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Firearms Safety Code now available in Māori


Firearms Safety Code is now available in English and Maori (Image Supplied)

Praneeta Mahajan
Hamilton, November 8, 2023

Possessing and using a firearm is a privilege, but the arms regulatory environment is complex, sitting between the criminal environment and long-term legislative interventions.

Now in a first, New Zealand’s Firearms Safety Code which has been available only in English will also be available in  Te Reo Māori to ensure a wider reach and easier access to relevant information.

The Firearms Safety Code is as important to New Zealand’s 234,000 firearms licence holders, as the Road Code is to New Zealand drivers.

Te Tari Pūreke, the Firearms Safety Authority, recently set out to change that, estimating that between 7 – 10% of firearms licence holders in Aotearoa New Zealand are Māori.

Many people use firearms regularly for gathering kai for whānau, hunting for sport and recreation, and for pest control in agriculture related businesses.

“For many Māori, firearms are an important tool and part of life in rural New Zealand. Understanding the Firearms Safety Code is necessary for everyone to get a firearms licence, and to safely possess and use firearms,” said Mike McIlraith, Director of Partnerships for Te Tari Pūreke.

Perfect Timing

The Firearms Safety Code was recently overhauled and republished by Te Tari Pūreke, replacing New Zealand Police’s Arms Code from 2013.

The time was right, therefore, to create the first ever reo Māori version of the Firearms Safety Code, said Mr McIlraith.

Dr Haki Tuapiki translated the code. He followed Te Taura Whiri i te Reo Māori guidelines for the translation which also require the work to be quality assured by a second translator before finalising. He worked on the translation for six months.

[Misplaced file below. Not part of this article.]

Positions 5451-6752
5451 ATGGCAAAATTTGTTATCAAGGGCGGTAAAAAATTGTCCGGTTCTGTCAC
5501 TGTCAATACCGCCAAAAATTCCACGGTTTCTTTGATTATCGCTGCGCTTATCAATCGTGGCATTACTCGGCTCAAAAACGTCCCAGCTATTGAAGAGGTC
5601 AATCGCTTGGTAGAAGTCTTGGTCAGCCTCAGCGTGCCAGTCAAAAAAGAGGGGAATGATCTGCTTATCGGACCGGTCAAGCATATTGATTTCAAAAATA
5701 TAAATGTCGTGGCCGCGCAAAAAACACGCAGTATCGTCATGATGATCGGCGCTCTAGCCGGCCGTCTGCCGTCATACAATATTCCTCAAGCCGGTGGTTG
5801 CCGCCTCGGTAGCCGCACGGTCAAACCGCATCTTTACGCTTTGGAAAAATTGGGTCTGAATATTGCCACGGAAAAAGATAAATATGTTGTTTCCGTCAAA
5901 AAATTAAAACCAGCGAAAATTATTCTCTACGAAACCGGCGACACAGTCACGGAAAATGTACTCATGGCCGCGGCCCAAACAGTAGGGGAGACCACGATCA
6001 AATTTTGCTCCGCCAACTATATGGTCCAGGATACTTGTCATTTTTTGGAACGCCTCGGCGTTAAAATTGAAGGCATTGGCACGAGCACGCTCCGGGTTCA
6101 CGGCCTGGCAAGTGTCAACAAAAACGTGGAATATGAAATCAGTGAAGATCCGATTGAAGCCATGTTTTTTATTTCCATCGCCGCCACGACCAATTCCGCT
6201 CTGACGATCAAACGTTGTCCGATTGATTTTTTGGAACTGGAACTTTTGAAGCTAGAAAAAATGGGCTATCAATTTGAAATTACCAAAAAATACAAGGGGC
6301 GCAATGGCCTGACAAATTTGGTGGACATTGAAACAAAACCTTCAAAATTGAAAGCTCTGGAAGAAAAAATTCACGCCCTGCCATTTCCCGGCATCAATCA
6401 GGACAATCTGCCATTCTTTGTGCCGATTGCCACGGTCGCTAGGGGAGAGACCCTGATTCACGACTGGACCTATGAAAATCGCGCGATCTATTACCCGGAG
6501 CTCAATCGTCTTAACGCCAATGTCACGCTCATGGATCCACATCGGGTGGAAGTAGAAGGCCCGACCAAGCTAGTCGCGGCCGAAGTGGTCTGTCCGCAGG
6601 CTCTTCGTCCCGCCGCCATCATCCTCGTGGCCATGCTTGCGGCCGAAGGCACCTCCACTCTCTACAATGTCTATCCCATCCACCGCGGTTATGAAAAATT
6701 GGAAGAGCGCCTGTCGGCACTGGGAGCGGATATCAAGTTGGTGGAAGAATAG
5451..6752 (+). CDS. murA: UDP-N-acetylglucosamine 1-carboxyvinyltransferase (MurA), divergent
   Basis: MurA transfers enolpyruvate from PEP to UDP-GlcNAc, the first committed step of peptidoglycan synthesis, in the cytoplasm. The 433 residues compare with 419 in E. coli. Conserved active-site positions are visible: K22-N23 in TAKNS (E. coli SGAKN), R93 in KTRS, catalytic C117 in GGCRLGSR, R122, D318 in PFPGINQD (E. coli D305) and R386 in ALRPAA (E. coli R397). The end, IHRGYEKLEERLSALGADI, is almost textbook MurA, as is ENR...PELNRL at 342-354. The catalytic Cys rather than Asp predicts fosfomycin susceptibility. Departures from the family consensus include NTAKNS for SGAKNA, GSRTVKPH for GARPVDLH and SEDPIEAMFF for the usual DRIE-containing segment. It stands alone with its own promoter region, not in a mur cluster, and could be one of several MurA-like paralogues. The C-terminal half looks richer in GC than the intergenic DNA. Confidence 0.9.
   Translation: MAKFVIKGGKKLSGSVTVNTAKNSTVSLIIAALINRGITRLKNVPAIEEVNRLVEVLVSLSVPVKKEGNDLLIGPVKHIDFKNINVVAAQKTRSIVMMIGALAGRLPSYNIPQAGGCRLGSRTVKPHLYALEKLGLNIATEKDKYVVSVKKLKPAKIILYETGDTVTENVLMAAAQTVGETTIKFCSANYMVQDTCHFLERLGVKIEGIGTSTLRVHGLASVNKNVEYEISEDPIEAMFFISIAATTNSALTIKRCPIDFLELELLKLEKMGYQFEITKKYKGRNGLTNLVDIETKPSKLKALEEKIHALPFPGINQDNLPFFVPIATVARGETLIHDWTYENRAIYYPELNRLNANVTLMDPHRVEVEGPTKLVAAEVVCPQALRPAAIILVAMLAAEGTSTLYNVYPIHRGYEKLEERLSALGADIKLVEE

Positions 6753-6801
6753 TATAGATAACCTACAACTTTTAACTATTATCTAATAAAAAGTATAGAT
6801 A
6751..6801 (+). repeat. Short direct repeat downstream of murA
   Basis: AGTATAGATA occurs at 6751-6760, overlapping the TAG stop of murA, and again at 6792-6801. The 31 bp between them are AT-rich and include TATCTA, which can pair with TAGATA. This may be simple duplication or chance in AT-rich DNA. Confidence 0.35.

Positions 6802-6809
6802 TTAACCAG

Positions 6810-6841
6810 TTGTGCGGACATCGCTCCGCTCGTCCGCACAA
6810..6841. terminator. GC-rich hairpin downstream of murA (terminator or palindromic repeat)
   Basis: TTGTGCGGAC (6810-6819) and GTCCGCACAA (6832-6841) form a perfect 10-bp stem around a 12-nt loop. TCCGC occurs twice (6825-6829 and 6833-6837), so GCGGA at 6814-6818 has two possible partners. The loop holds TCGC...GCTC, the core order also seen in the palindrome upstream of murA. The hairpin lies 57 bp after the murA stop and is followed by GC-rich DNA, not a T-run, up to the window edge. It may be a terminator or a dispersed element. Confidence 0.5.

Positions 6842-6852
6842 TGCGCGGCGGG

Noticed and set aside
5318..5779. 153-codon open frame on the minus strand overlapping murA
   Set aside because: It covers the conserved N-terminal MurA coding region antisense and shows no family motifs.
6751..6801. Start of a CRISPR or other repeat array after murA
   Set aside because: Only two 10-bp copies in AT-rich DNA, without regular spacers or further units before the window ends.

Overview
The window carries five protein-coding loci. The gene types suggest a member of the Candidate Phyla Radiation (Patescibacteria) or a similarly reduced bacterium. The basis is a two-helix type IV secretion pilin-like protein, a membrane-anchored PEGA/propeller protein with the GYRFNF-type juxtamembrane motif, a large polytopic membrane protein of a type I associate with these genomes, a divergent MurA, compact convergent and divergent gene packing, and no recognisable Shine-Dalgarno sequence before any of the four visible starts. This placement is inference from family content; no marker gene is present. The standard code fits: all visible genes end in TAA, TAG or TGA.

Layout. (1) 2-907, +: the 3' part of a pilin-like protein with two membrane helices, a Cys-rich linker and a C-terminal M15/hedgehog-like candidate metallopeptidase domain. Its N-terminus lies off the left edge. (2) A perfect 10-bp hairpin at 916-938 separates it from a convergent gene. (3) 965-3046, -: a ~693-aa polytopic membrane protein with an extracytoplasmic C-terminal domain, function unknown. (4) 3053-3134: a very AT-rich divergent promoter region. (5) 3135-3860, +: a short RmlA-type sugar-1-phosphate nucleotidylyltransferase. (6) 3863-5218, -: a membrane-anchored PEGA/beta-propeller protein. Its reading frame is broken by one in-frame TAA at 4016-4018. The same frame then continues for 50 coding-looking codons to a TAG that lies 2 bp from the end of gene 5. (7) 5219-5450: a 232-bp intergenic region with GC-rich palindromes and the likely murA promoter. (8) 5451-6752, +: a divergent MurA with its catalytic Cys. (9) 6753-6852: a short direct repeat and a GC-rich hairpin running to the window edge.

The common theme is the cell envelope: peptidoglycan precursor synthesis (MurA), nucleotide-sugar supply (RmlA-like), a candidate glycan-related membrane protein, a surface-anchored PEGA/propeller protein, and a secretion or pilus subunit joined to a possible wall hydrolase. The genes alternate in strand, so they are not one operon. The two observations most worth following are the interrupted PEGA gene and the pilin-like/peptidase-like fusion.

The Firearms Safety Code provides detailed guidance around the seven rules of firearm safety along with practical examples, photographs and diagrams.

The Code also outlines licence holders’ legal obligations, states of readiness, prepping a firearm for use, safe practices during transport, storage, and handling, as well as safety equipment and first aid.

“Te Tari Pūreke is committed to working with all our communities to promote safe and responsible firearms practices. We recognised a need for the Firearms Safety Code in te reo to be available for Māori, and we will continue to look for more ways to incorporate reo Māori in our resources.”

About Te Tari Pūreke

The Commissioner of Police safeguards New Zealand’s firearms and Te Tari Pūreke, the firearm safety authority within the Police regulatory system has the purpose of effectively regulating the legitimate possession and use of firearms to keep all communities safe.

Te Tari Pūreke ensures that the rules and regulations are fit for purpose and implemented in a way that enables people to use legitimate firearms safely. It also delivers a community-based firearm safety training course called Whakatūpato in partnership with iwi groups for people who live in isolated rural locations and who may not be able to attend a course in a town or city.

It works with iwi around the country to identify community needs for the Whakatūpato course.  The main objective is to remove barriers for people who would like to get their firearms licence or do safety training.

The Code is available for free to download from www.firearmssafetyauthority.govt.nz in both Māori and English. It can also be found at libraries, at bookstores around the country, some firearms dealers’ stores, and online retailers.

Praneeta Mahajan is an Indian Newslink reporter based in Hamilton.

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